Travelling to the Great Bear Rainforest, B.C.

Exploring what’s left of B.C.’s majestic Great Bear Rainforest.

Travelling to the Great Bear Rainforest: The Great Bear stretches up the B.C. coast from Bute Inlet to Alaska. Back: The BCBusiness Guide to World Travel

Exploring what’s left of B.C.’s majestic Great Bear Rainforest.

Some knucklehead is yowling like a wolf up on deck. I lean up in my bunk and pull out my earplugs. There’s nothing, just the lapping of water and the gentle bobbing of our 68-foot wooden yacht at anchor. Then it comes again, not from above this time but from shore. It’s unmistakably the real thing – the baying of a wolf pack. By the time I wipe the morning mist from my eyes and make it topside, nothing – and no one – is howling anymore. Just another wake-up call in the Great Bear Rainforest.

Weather It’s called a “rainforest” for a reason. Make sure to bring gum boots and waterproof pants. Touring season runs June through September. Can’t miss Many people come specifically searching for a glimpse of the rare white Kermode or “spirit” bear. Cool eats Galley fare on Columbia III includes fresh cinnamon rolls, pizza crusts from scratch and halibut parmesan with capers. Best Bed The vessel offers hot showers and private staterooms, one with a “head” ensuite (nautical-ese for “toilet”).

Billed as the largest intact coastal rainforest in the world, the Great Bear stretches up the B.C. coast from Bute Inlet to Alaska. It’s a massive expanse of land – some 64,000 square kilometres, roughly 5,200 times the size of Stanley Park – and represents 25 per cent of what’s left of the Earth’s ancient coastal temperate rainforest. A 2006 agreement between the B.C. government, First Nations, conservation groups and forestry companies sought to protect a third of this irreplaceable wilderness from industrial logging, but it remains to be seen whether the agreement will be fully implemented. Meanwhile, the best way to explore what’s left is by ocean, making a floating base such as Mothership Adventures’ Columbia III the ideal mode of travel.

Though the mother ship regularly hosts pods of kayakers, the focus of this particular trip is a filmmaking workshop run by adventure filmmakers Patrick Morrow and his wife, Baiba. The Morrows are teaching us how to capture and preserve the natural world in moving images. Patrick Morrow – the first mountaineer to summit the highest peaks on all seven continents – has filmed in the farthest reaches of the planet, but right now he’s ensconced in the old-world luxury of the ship’s mahogany-, brass- and leather-lined salon, editing the previous day’s footage on his brushed-aluminum laptop. The other guests – a lawyer, an accountant, a map-maker and a bureaucrat (all retired), as well as a pair of photographers and myself – gather around Morrow to view his raw material. We’re five days into our one-week voyage exploring the rainforest.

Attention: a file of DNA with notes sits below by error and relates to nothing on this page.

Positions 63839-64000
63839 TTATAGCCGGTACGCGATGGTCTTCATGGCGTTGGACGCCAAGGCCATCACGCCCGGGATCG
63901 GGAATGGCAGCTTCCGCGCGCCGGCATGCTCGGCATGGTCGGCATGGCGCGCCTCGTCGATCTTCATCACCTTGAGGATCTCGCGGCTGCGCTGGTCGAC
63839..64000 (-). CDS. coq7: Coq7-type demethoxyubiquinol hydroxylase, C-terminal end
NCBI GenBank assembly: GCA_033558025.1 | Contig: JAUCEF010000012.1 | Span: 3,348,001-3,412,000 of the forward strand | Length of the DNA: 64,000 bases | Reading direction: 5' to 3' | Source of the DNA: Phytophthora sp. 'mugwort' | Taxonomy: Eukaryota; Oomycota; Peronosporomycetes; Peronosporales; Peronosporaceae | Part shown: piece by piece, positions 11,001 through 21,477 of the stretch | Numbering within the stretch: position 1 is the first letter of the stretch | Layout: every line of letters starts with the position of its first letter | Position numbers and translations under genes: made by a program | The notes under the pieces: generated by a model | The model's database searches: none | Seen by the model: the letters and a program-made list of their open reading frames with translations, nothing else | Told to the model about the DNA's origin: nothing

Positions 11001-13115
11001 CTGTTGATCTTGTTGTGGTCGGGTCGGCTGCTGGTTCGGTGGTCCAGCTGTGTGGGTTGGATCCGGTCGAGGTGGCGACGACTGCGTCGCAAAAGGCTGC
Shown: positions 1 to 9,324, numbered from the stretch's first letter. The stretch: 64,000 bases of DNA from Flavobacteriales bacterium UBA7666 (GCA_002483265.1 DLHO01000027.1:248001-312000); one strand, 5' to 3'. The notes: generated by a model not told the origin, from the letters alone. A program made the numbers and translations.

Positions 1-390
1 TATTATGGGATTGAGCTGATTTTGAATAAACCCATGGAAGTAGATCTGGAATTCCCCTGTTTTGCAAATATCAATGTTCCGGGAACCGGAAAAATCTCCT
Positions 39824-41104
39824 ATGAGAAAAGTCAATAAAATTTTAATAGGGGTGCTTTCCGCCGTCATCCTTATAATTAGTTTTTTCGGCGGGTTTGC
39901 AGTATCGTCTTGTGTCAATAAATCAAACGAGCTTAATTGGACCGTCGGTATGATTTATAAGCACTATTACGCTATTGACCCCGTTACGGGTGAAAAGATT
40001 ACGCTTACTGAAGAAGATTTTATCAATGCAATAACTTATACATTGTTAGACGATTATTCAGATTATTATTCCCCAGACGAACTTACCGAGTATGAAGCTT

Our trip began in Bella Bella and has continued north through the coastal archipelago, keeping pace at times with spouting orcas and humpback whales. Each night we anchor in sheltered bays, emerging from the womb of our mother ship during the day to explore our new world. Massive cedars – mere saplings when Leif Erikson first landed in North America a millennium ago – stand shrouded in cobwebs of moss like underappreciated works of art. Islet tidal pools, gardens of rose sea anemones and sea stars yield brilliant displays of green, purple and orange. Today our 14-foot Zodiac is on a mission to the estuary at Mussel Bay, where five bears can be spotted within lens shot. One wades the river mouth. He pauses and stands in deep water with a slack-jawed, quizzical expression on his face as he fishes a dead salmon from the bottom. He grasps the rotting fish in his forepaws and we can hear him munching, as content as we would be with a meatball sub. Another grizzly appears on the scene – a female with a distinctive blond tint to her facial fur known to the local guides as Pale Face. When she looms so close as to fill our viewfinders with alarming detail, we get to feeling like a floating buffet and beat a dignified retreat.

We have our own hot feast (and mulled wine) waiting for us aboard the mother ship. Later we will savour the sights and sounds that we’d captured, recognizing, however, that they are a poor substitute for the real thing.


Who: Kaity Arsoniadis Stein, president and secretary-general of International Ship-Owners Alliance of Canada Inc.

Where: Therme Vals, Vals, Switzerland

Why: My husband and I discovered this spa deep in the Swiss Alps. The spa, carved into the mountainside, is built from 60,000 slabs of quartzite from a local quarry and offers different baths – ones with ice, rose petals and even a cellist playing Bach. The outdoor pool looking onto snow-capped mountain peaks, the natural light, the pure mountain air, the beauty of the surroundings – the experience is so authentic. It seizes all the senses.